Generous and courageous social justice campaigner honoured

First published on: 16th April 2021

A ‘generous and courageous’ social justice campaigner at the forefront of helping emergency food supplies reach people in need across Liverpool amid the pandemic, has received a prestigious award from the Archbishop of Canterbury.

 

Dr Hilary Russell, co-Chair of ecumenical group Feeding Liverpool and a founding Trustee of social justice charity Together Liverpool, is among 36 people recognised for outstanding contributions to the Church and wider society, in the Archbishop’s 2021 Lambeth Awards.

 

Hilary, 78, a retired Professor of Urban Policy at Liverpool John Moores University, and former lay Canon at Liverpool Cathedral, received the Langton Award for Community Service, in recognition of her: “exceptional work initiating and supporting the social justice ministry of the Church and the churches - particularly relating to sustainable and affordable food policy in Liverpool”.

 

In the last year Feeding Liverpool and Together Liverpool have in partnership supplied more than 30,000 food parcels through foodbanks, pantries and community markets, helping set up new food pantries, and campaigning for a more sustainable and affordable food supply system.

 

Hilary, a grandmother-of-three from south Liverpool, has spent the last 60 years dedicated to helping tackle social inequality through her academic career, Christian ministry and social action.

 

She said she was honoured to receive the award, particularly if it encourages more people to get involved in social action.

 

Hilary said: “I am privileged to receive this award alongside such a wonderful cohort of inspirational people. It is also testament to the dedication, faith and generosity of many people I have been able to work with over the years as we strive to work towards a fairer society.

 

“I hope that it helps highlight issues of social injustice and the need for greater equality in the distribution of resources, and that it might encourage more people to use their gifts to find ways to get involved in social action to make a bigger difference in our communities.”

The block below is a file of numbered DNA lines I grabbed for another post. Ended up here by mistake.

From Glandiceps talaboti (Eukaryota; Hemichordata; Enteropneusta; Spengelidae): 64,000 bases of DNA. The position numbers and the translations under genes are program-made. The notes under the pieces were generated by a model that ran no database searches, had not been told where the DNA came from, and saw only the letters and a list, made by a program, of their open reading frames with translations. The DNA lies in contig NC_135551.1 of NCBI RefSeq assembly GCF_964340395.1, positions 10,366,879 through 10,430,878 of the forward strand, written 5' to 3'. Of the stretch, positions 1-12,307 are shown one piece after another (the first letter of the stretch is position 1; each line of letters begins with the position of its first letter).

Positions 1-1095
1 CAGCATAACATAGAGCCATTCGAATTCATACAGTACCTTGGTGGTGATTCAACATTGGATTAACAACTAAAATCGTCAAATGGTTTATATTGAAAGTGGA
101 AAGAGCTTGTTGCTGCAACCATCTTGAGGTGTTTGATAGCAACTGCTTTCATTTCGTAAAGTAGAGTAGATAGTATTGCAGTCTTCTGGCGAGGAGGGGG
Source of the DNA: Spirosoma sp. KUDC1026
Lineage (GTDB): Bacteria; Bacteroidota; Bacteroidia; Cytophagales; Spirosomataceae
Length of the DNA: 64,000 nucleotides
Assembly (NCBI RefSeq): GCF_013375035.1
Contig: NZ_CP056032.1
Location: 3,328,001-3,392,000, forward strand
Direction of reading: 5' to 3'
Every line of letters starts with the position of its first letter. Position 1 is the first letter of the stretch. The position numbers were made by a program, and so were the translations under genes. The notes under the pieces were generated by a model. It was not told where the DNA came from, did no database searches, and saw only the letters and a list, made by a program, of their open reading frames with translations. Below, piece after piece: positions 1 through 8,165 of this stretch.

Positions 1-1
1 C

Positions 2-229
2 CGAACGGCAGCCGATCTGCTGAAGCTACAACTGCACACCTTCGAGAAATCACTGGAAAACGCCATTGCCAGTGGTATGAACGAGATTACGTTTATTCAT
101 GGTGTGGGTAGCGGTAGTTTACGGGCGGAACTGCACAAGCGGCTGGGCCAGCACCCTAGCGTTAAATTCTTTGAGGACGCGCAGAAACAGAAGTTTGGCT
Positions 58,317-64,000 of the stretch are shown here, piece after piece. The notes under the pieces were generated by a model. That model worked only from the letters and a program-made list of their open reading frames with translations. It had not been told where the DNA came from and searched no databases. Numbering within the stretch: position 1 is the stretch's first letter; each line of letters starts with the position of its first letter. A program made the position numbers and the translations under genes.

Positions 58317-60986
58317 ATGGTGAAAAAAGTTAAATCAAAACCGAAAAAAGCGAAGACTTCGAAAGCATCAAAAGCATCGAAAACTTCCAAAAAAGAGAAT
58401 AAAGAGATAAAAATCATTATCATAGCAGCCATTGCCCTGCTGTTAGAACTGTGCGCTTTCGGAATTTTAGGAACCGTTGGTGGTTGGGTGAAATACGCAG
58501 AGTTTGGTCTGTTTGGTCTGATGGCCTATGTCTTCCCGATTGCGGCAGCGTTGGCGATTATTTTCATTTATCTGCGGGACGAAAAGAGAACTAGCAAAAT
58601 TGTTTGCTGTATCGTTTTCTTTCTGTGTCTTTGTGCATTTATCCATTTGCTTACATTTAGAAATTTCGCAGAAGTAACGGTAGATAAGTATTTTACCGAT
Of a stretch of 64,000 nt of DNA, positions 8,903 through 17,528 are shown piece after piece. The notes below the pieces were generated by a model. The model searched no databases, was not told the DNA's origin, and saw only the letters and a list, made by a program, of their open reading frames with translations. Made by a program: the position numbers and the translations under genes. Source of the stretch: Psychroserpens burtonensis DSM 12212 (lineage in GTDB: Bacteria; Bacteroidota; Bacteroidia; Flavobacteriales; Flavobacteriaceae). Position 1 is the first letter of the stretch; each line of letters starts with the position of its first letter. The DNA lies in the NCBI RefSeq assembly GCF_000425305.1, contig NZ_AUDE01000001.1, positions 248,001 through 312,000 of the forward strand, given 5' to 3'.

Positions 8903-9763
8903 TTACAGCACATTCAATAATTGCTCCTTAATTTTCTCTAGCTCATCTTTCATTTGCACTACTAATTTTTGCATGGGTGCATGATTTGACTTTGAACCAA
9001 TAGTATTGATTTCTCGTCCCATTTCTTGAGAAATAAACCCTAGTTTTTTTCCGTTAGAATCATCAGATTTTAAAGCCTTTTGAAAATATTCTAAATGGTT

The Lambeth Awards focus on a variety of aspects of Christian life and ministry. Past recipients are scientists, musicians, academics, activists, peacemakers, doctors and clergy. Among this year’s recipients are MOBO Award-winning rapper and author Guvna B (Isaac Borquaye), Elizabeth Harris-Sawczenko, former Director of the Council of Christians and Jews, the Most Revd Danial Deng Bul, former Primate of the Episcopal Church of South Sudan, and broadcaster the Revd Richard Coles.

 

Archbishop of Canterbury Justin Welby said: “During the pandemic, we have seen just how vital the contribution of churches is to the fabric of our society. As well as finding creative ways to worship together safely, churches have been feeding the hungry, reaching out to the lonely and offering hope to those struggling in the midst of the crisis.

 

“This year’s Lambeth Awards recipients, not all of whom are Christians, embody this spirit of service - not just during the pandemic but, for many of them, through decades of faithful work. I commend them and their efforts and look forward to the time when we meet to celebrate their contributions to society.”

 

Hilary became Chair of Together Liverpool, a joint venture between the Church Urban Fund and Diocese of Liverpool, when it was founded in 2012 until 2018, when Rev Canon Dr Ellen Loudon, Director of Social Justice for the Diocese took over the role. She continues to serve as a Trustee.

 

She is co-chair of Feeding Liverpool, set up in 2015 as a local pilot of Feeding Britain, an independent charity which established following the All-Party Parliamentary Inquiry into Hunger in the UK in 2014.

 

Hilary said: “As elsewhere in Britain, there are people struggling on low incomes, whether it’s those with no recourse to public funds, those whose benefits are inadequate, or those who are employed getting too low a wage to afford sufficient food. There are also issues about access to affordable healthy food.

 

“An important part of the work of both Together Liverpool and Feeding Liverpool is about moving on from emergency food provision to supporting the development of more resilience and sustainable solutions to food insecurity, like pantries and community shops.  I am very encouraged by the work that is happening in Liverpool.

 

“Feeding Liverpool is at the heart of a huge effort in the city with the public sector working with Voluntary, Community and Faith Sector partners to develop a strategic plan of activity.

 

“It has been heartening to see the wider benefits of the food work done by Feeding Liverpool and all its partners - not just helping food to reach the people who need it most, but also fostering a real sense of community and bringing people together - in a properly socially distanced way!

 

“It‘s not only about food, but also about supporting people experiencing financial insecurity, with activities like welfare advice, debt counselling, homelessness provision. In all these areas, churches are very much a part of the response to social injustice.”